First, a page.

Every Picture Tells a Story
Published On: April 27, 2020
Written by: Ben Atwater and Matt Malick
“You can observe a lot by just watching.” – Yogi Berra
Occasionally we write you about technical analysis, the methodology of forecasting the direction of prices through the study of past market data, primarily price and volume, and often using charts. Although we never make investment decisions based solely on technical analysis, we do recognize that many traders use this tool. In this regard, chart reading can be a self-fulfilling prophesy.
Right now there is tug-of-war between investors who believe the flood of money from Congress (fiscal policy) and the Federal Reserve (monetary policy) is vast enough to spur the economy forward as it reopens (at least temporarily) over the next few months.
On the other side are the more skeptical investors who think we will pay a significant price for the economic pause, the unprecedented levels of debt, mind-blowing unemployment and the very real likelihood that the virus will resurface and force further shutdowns.
Over the past week and a half, you can see the struggle in the below chart.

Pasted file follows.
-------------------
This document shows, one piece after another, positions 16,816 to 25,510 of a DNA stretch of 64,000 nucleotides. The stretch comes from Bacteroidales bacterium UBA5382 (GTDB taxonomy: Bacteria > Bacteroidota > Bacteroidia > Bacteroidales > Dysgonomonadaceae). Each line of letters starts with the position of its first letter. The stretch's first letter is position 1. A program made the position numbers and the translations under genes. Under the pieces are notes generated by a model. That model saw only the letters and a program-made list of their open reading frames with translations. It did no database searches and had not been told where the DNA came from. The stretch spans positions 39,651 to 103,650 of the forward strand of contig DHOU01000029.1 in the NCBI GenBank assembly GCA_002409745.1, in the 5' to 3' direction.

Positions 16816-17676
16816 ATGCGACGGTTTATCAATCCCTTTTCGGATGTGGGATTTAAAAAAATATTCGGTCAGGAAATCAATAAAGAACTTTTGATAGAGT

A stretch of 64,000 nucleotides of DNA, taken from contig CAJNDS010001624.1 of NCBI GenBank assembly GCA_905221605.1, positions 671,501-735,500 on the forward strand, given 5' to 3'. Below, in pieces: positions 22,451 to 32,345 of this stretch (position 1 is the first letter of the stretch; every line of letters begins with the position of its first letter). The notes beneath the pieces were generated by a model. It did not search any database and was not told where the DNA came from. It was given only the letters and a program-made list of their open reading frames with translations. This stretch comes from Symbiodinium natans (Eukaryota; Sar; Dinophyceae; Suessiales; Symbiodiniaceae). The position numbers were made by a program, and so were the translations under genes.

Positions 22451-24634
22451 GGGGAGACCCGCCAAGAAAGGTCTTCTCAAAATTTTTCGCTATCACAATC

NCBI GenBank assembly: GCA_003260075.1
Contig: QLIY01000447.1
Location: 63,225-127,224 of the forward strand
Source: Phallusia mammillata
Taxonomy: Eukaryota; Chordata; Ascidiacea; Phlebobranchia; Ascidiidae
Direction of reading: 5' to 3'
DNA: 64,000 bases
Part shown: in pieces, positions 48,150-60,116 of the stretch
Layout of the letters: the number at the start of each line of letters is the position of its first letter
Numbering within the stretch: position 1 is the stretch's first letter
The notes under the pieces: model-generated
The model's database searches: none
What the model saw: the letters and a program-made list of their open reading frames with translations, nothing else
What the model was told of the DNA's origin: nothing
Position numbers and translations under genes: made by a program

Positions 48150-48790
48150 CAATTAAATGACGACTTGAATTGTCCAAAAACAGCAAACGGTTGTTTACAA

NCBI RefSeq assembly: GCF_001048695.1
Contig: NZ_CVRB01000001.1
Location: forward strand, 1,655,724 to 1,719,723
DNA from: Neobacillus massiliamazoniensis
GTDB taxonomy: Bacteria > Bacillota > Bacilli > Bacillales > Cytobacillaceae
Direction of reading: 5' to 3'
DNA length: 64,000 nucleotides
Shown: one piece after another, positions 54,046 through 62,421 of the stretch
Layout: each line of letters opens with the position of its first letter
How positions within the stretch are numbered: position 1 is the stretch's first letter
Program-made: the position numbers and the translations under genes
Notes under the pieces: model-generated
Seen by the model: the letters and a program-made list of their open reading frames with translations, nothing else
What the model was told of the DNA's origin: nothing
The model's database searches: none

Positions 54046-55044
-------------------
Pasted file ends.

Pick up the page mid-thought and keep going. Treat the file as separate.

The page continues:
The blue line represents the S&P 500’s 50-day moving average, which is exactly what it sounds like. On Friday, the S&P 500 closed at 2836.74, just above the 2807.71 level of the 50-day. This is a pivotal point for many market technicians.
These traders are looking for a convincing break above this level to indicate a bullish direction. If a strong rally above the 50-day fails, traders would expect us to give back some of the recent gains. If a convincing break higher occurs, then traders will look to the 200-day (orange line) as the next key level for the S&P 500 at 3010.50.
None of us can be sure if the advance from the March 23rd bottom is simply a bear market rally or a new bull market. Seeing traders struggling for direction around the 50-day is evidence of this uncertainty.
On the one hand, continued gains on the back of immense Fed balance sheet expansion and fiscal deficit spending certainly seems reasonable. Then again, we can’t ignore the depression-like economic numbers rolling in every week. Predicting the short-term direction of the market, which is always a fool’s errand anyway, seems more difficult than ever. Flip a coin.
We believe the best strategy here is to be market-neutral to your long-term allocation. For those with cash to invest, now is as good of a time as any to create a disciplined plan to deploy the cash. If the market continues higher, you will make money, if the market falls again, you will be dollar-cost-averaging at lower prices. And as always, high-quality fixed income belongs in nearly every investor’s portfolio. Patience, process, and discipline are the order of the day. But aren’t they always?
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